We can never have every detail of any given event; my version differs from yours, and what he saw from the corner won’t be quite the same as what she experienced from stage-center. Plus, memories are faulty and colored by attitude and context. We can’t really blame the critics for their generally less-than-enthused reviews because, let’s face it, these guys (and they were mostly guys) worked for major newspapers in the capacity of music critics. They usually spent their nights seated in a hall on red plush velvet, listening to Bach and Beethoven and writing about whether or not a particular performance did justice to the composer’s vision, not about whether or not a particular performance might be considered music. Regardless of whether these experimental music festivals were objectively “good” or “bad,” critics had a stake in the musical canon (which the New York Avant Garde Festival most certainly was not a part of) and it comes across in their reviews.

History is written by those who write; the critics were writers. What we sometimes forget in our pursuit of facts immortalized in print, waiting for us to scoop up and rewrite into our articles and books, is that history is made by all sorts of people—from the creative composers to the friends of friends who lend their amps in a last minute Situation. What is written isn’t the only version of history, and the critics weren’t the only people at those festivals. There were organizers, there were performers, there were composers—all, one would have to imagine, more committed to the idea of experimental festivals than the critics. And there were audience members—sometimes willing, sometimes just in the right place at the right time (or the wrong place at the wrong time, no judgment).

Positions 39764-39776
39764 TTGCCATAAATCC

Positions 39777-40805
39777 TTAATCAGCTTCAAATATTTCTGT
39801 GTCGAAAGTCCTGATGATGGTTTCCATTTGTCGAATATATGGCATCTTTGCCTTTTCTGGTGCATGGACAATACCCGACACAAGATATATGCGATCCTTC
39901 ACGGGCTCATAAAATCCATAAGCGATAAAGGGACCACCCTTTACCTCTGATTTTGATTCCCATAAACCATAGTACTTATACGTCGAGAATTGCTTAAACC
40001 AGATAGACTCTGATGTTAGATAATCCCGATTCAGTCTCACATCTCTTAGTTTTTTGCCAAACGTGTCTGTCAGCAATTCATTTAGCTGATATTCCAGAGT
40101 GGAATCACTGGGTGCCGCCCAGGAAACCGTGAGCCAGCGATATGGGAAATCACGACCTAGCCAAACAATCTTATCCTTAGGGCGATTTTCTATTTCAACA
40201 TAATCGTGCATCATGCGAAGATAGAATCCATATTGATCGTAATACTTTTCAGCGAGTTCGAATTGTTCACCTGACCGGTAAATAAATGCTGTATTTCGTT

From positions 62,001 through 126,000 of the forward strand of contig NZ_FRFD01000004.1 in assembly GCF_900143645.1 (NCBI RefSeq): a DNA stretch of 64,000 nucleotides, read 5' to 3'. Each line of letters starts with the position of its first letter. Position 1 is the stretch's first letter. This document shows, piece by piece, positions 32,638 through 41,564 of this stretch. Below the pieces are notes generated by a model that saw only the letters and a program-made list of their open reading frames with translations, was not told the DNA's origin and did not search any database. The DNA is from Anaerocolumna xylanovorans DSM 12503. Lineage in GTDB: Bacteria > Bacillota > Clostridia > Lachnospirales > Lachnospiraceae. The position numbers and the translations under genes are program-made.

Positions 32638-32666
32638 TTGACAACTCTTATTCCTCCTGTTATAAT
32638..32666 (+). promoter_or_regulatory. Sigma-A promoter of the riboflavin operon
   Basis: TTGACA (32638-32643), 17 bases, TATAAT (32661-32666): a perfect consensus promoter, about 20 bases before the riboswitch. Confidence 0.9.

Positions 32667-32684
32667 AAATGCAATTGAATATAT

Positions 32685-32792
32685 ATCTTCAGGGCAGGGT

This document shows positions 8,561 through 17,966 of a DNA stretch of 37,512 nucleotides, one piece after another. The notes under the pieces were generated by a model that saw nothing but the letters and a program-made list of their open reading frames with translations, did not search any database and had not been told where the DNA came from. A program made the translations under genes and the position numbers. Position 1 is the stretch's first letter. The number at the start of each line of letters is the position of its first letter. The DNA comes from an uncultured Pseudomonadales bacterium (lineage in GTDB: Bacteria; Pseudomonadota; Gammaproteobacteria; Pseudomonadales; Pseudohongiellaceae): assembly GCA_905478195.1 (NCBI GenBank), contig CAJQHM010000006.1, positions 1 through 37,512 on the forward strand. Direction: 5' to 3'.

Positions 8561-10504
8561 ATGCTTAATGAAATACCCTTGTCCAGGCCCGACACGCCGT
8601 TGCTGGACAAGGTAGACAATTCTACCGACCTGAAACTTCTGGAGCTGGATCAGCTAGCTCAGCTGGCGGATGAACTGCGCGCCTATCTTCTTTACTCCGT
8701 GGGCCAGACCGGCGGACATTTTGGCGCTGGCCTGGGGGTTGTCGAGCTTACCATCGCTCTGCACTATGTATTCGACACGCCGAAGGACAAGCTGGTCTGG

And so here we are fifty years later, and I have limited options to recover history: I can head to the archives (if there are archives), I can talk to the participants (if I can find them—hello out there?), or I can turn to the microfilms and the internet and pull up the newspaper reviews and the advance press—the easily accessed, written records of these historical events. That last is exactly what I did for you today. It’s not a bad thing (it’s often all we have to go on), but you deserve more and in the next few weeks I’ll give you first-hand accounts from a variety of festival participants. It’s the only way we can even begin to see the whole picture. After all, if I hadn’t told you at the beginning of this article about Piano Burning in my own words from my own experience, all you might have had to go on was this, from the comments section of a review on a local blog: “MHMMMM just wondering if part of our added sales tax for ‘the arts’ paid for this?????”


Caitlin Schmid, wearing glasses, sitting in front of a bookcase filled with books

Caitlin Schmid

Caitlin Schmid is a graduate student in Historical Musicology at Harvard University. Her interests include American music, sound art, feminist approaches to musicology, and (of course) 1960s experimental music festivals. She’s particularly interested in your experience of these festivals – what do you remember? Post your memories in the comments below.